When John Hunter walks into Swansfield Elementary School in Howard County, black students often swarm around him -- even the students he doesn't teach.
Mr. Hunter, 37, sometimes wonders if he might be the only black man the students see on a regular basis.
"Sometimes it's hard being the black male," Mr. Hunter said. "You have to be many things to many people.
"But first, I have to be honest with myself and about myself. Some parts of me are African, and some parts of me are American. I bring both parts into the classroom."
Mr. Hunter is what many school systems are now seeking out, a minority and a male.
Last week, the National Education Association issued a report citing little progress in recruiting men and minorities as classroom teachers. The figures show that Maryland lags behind the nation as a whole in attracting male teachers, although its overall percentage of minority teachers is somewhat higher than the national figure.
In an effort to keep pace with the changing demographics of the state and the country, school systems in the Baltimore metropolitan area areseeking to create a teaching population as diverse as the student body.
Currently, minority students make up about 38 percent of the region's 343,000 students. But minorities account for only 18.5 percent of the region's teachers, and black males represent only 3.5 percent of the teaching population. Statewide figures are roughly the same.
The number of males looking for teaching careers -- especially minority males -- has grown slowly over the past 10 years.
In 1981, only about 1.5 percent of the 1,660 students seeking undergraduate degrees in education at the University of Maryland's College Park campus were black males.
By 1991, the proportion of black males had grown to 2.6 percent, but the number of education majors had decreased to 1,287. So the number of black male teachers being produced remained virtually the same.
Fred Douglass, a spokesman for Morgan State University, which houses the Center for Educating African American Males, said the college has been encouraging men to enroll in teaching programs but hasn't had much success.
"We feel it's very important to provide role models for our young men before they have an opportunity to get into trouble," Mr. Douglass said.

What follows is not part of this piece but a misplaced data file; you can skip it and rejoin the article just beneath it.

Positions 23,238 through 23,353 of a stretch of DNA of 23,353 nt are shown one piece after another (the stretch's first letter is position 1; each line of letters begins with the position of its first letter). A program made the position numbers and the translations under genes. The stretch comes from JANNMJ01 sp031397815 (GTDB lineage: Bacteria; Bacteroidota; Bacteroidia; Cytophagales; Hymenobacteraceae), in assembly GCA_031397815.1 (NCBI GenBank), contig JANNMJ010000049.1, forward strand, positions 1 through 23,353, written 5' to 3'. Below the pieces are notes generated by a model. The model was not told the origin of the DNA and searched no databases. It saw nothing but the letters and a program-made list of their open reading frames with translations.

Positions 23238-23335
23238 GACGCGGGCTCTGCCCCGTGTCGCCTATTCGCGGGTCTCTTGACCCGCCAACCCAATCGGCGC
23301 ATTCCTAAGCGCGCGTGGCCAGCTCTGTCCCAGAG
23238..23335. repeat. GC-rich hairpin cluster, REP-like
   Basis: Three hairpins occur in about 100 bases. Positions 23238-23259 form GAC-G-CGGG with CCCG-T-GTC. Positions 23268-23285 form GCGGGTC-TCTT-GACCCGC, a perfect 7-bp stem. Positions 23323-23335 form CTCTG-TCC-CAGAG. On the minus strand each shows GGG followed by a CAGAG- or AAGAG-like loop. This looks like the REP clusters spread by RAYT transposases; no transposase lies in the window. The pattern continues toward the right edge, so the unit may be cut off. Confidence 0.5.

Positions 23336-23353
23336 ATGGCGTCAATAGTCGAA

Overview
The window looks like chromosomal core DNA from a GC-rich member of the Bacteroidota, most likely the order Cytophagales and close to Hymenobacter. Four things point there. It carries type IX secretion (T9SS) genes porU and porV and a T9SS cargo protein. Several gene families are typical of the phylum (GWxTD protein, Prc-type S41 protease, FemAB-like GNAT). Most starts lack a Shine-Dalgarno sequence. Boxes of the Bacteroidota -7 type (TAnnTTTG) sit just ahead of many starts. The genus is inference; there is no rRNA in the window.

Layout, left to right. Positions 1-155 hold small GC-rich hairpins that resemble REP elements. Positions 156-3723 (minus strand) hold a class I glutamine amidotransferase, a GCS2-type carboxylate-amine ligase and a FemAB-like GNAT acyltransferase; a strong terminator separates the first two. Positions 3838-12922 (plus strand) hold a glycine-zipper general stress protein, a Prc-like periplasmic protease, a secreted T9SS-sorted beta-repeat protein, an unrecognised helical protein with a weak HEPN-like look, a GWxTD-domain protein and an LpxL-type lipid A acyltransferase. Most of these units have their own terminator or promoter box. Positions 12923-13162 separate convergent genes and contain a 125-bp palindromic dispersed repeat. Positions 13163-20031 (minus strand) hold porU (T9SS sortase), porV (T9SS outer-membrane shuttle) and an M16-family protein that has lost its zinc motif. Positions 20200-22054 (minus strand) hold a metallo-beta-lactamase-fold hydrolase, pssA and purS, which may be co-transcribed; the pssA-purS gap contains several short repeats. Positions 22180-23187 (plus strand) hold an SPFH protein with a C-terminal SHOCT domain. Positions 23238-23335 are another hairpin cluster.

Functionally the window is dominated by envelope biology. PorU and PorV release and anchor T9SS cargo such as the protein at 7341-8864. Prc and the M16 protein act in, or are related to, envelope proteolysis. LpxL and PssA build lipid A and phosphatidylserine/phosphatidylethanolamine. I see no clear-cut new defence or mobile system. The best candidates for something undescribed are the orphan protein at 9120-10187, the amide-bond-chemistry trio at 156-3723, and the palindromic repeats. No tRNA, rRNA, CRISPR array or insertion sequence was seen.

"One of the problems we found is that often our young men don't see any black male teachers until the seventh grade. And often they don't see them then."
Earl Slacum, principal of Steven's Forest Elementary School in Howard County, said it's more important now than ever for black men to seek teaching careers, particularly in elementary schools.
"There have always been men in education," Mr. Slacum said. "But as a man, looking to be the breadwinner, most men had to take the positions that allowed them to provide for their families."
As a result, he said, black male teachers tended to gravitate toward higher-paying administrative positions rather than staying in the classroom. "Yet, there's a need for more males at the elementary level. There's an increase of single-parent homes, most often headed by women. The school may be the only opportunity for students to see men in a positive role," he said.
More and more school systems are adopting the same view. But their minority recruitment programs are new, and recent budget cuts have made it difficult to obtain money for them.
In Anne Arundel County, the school system has been trying to implement Project MINT, a minority teacher-training program, for more than a year. But the collaborative venture among the school system, Anne Arundel Community College and Bowie State University has yet to get off the ground.
The colleges, which were supposed to provide tuition for about 20 students, apparently have backed away because of the cost. And Anne Arundel County Executive Robert R. Neall has eliminated MINT funding from his budget.
In Baltimore County, the school system implemented a Minority Student Achievement and Participation report, part of a program that also calls for the hiring and promoting of minority teachers. -- But the program has come under fire from black parents who say the school system is not moving fast enough.
Baltimore County and Baltimore City also are participating in a program with the Johns Hopkins University that recruits minorities who don't have traditional education degrees but want to teach.
John Bowden, 25, a special education teacher at Golden Ring Middle School in Baltimore County, is a participant in the Hopkins program. Mr. Bowden, who has found himself teaching mostly black males, said he believes his race may be an advantage in the classroom.
"I had teachers warn me at the beginning of the year about certain students," Mr. Bowden said. "They told me, 'He'll give you nothing but trouble.'